Rating: PG-13 (death)
Word Count: 100x12
Disclaimer: Not mine
Warnings: Kitten death. I'm very sorry. I was in a bad mood, I killed kittens. Imaginary, virtual kittens. It was a thing. I'm sorry. Canon has no place here, though I'd envision this in season five or six.
This is just... twelve months of Xander's life. With kittens. And Spike.
This Time of Year
January seems like the right time to make resolutions, so Xander makes one. No more demon magnet. It’s good as resolutions go because it’s concise, easy to understand, and so not his fault if he fails. Not that he’s anticipating failure. In fact, Xander’s ready and willing to make small to medium sized sacrifices to ensure that nothing wicked his way comes. Still, it’s good to have the cushion.
He meets a nice girl halfway through the month but gets a nasty surprise during the goodnight kiss. He takes a mulligan because it’s still January, and he figures it’s allowed.
February’s not the best month to be Xander, friend of women. It’s a minefield of will he, won’t he drama, and Xander’s never the he in question. Not that he’d want to be. Long over that. Plus, Willow’s hes are shes now, and Xander’s definitely not a lesbian. Other than that, all he knows for certain is that every girl he meets could be a demon. He doesn’t date.
Valentine’s Day itself doesn’t suck, though. There are plenty of girl hugs to go around, cards from Buffy and Willow, and an unexpected gift wrapped and waiting at his front door.
March isn’t the best time to name a cat, because even in sunny California, the days are bleak. It’s just not cat naming weather. Xander wonders aloud about late winter cat sale and adoption rates. It’s not like the Nameless Wonder is going to tell him, and all Xander knows is that he showed up wrapped in red paper with a TO tag, but no FROM. It’s a mystery for obvious reasons, but Xander’s not sure whether he’s more interested in knowing who likes him enough to get him a present or who in their right mind wraps a cat.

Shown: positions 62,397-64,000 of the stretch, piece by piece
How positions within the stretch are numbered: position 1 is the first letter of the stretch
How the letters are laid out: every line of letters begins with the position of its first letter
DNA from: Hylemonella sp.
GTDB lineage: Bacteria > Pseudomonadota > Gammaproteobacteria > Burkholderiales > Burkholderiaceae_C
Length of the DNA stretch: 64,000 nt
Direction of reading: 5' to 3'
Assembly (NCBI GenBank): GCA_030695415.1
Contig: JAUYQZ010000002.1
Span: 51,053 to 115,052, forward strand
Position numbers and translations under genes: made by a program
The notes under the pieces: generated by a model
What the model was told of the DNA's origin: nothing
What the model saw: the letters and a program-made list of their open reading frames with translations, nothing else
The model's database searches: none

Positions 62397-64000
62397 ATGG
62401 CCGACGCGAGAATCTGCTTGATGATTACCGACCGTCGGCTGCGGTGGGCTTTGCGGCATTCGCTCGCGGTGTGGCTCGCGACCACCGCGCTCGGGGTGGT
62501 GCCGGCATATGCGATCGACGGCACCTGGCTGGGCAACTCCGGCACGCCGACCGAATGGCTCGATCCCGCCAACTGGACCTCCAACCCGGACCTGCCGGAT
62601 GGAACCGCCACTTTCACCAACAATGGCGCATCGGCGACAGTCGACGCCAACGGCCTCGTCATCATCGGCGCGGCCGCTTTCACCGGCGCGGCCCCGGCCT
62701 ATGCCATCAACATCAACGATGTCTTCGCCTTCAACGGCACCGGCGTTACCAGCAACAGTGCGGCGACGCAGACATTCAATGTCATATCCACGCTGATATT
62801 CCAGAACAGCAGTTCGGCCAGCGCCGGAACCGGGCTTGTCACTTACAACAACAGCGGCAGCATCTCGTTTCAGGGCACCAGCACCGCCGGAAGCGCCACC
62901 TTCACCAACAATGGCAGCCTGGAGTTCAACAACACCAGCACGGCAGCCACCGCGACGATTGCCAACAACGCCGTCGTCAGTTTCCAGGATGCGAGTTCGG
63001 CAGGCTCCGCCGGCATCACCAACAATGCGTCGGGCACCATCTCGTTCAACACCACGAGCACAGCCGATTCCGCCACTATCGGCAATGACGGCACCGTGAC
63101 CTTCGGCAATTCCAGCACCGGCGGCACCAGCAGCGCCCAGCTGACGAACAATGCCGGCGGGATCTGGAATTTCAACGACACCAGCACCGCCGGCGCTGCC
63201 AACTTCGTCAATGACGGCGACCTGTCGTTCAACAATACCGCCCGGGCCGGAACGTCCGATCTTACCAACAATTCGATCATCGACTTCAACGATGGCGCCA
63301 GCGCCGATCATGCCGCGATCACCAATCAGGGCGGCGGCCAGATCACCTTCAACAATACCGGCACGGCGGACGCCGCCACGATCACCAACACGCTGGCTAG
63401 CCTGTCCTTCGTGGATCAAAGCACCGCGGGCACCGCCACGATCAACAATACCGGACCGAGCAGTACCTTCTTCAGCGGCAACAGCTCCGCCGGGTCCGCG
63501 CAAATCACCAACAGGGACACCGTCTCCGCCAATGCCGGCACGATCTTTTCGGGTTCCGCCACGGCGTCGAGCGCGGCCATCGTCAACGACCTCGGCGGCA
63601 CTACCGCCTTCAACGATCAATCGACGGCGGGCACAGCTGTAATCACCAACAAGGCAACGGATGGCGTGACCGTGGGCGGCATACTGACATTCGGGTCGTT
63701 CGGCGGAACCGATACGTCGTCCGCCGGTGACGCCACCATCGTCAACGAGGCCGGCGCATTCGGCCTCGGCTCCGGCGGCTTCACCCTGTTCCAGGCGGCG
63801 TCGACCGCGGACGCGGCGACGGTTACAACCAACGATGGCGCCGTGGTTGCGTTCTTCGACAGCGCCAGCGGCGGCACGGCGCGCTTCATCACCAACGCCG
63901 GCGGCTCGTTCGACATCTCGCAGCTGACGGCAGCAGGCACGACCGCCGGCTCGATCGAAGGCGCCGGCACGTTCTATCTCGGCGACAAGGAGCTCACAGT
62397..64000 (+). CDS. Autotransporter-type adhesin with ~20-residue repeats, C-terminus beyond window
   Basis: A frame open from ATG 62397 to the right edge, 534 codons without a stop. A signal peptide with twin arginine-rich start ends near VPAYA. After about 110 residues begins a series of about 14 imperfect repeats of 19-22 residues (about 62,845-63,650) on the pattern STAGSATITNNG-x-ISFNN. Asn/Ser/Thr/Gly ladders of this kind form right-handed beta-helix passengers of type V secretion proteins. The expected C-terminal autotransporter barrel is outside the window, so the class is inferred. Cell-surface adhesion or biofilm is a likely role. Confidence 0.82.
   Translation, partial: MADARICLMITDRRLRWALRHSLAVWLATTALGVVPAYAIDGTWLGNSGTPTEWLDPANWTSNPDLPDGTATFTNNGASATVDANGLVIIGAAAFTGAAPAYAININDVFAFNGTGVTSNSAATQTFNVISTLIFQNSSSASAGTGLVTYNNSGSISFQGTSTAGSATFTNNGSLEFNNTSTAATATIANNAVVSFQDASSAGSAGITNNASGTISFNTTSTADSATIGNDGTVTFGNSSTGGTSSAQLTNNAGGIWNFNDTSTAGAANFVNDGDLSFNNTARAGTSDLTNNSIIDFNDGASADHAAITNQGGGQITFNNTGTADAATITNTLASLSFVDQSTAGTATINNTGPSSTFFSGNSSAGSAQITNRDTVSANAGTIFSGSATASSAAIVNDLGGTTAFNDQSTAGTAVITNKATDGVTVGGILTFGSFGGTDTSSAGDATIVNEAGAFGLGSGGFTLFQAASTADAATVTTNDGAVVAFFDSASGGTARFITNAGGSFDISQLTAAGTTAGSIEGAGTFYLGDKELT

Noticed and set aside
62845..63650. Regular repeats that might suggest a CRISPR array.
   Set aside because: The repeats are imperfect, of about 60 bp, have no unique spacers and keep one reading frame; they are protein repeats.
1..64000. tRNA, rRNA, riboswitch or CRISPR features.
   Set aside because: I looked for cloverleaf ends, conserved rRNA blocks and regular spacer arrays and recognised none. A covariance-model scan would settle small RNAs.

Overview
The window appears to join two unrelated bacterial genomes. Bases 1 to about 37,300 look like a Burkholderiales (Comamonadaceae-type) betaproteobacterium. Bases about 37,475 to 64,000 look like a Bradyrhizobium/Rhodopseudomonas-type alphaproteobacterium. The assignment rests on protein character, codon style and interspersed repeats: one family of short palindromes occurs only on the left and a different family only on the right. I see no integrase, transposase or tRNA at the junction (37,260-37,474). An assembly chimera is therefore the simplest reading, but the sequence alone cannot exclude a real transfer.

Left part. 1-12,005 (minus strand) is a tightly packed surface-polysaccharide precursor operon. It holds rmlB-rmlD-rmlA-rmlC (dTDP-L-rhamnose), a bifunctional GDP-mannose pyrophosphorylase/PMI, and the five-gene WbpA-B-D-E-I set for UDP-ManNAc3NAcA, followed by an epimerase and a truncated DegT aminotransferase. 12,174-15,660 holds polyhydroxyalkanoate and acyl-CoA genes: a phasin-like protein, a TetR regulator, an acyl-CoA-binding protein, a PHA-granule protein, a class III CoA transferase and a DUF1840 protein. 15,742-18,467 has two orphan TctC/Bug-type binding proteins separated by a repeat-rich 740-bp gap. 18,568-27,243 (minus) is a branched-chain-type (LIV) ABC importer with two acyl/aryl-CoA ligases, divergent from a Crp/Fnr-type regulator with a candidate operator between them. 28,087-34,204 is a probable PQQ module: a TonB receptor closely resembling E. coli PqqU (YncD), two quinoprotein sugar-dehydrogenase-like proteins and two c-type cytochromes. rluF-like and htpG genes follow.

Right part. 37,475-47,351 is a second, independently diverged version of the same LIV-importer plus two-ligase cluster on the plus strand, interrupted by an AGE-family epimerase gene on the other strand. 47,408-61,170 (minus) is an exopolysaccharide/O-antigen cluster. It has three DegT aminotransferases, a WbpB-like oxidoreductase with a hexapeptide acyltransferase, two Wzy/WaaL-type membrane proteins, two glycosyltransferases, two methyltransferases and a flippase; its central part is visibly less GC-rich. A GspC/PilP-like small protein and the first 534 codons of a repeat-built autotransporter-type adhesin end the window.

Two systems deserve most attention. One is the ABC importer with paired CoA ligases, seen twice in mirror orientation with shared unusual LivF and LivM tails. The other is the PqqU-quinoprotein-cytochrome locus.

April’s a good month for a funeral, Xander discovers, because you can let the rain soak your hair and run down your face and pretend you’re not crying.
He runs his hand over the smooth lid of the box, lowers it into the muddy earth. He didn’t cry until he realized he had nothing to carve on top but Nameless; now he doesn’t think he can stop. Dying young and nameless on the Hellmouth, innocent, hits close to home.
He finally names the cat as he pats the last shovelful of earth in place: Jesse. Two Jesses he’s failed, now.
May’s not the best month to be a Scooby on the Hellmouth. It’s apocalypse season, and that usually means hellgods, crazy robo-demons, or something equally disturbing.
This year, it’s kittens.
Xander’s bringing up the rear when they bust into a warehouse downtown to break up a demon run breeding operation. It would be funny—possibly even cute—if it wasn’t so stupid. And if the kittens weren’t poker currency. And food. And everywhere.
Xander’s apartment resembles the set from “The Trouble With Tribbles” and he starts answering the phone, “Xander’s house of health code violations, how may I help you?”
Xander figures out the hard way that June, as the end of the fiscal year at the Magic Box, is a good time to make himself scarce. He also learns—loudly—that the care and feeding of an ungodly number of kittens is not a tax deduction.
He’s down to two, himself, and he’s hoping the guy knocking on his door will bring that figure to a nice round zero. He just can’t bring himself to keep them.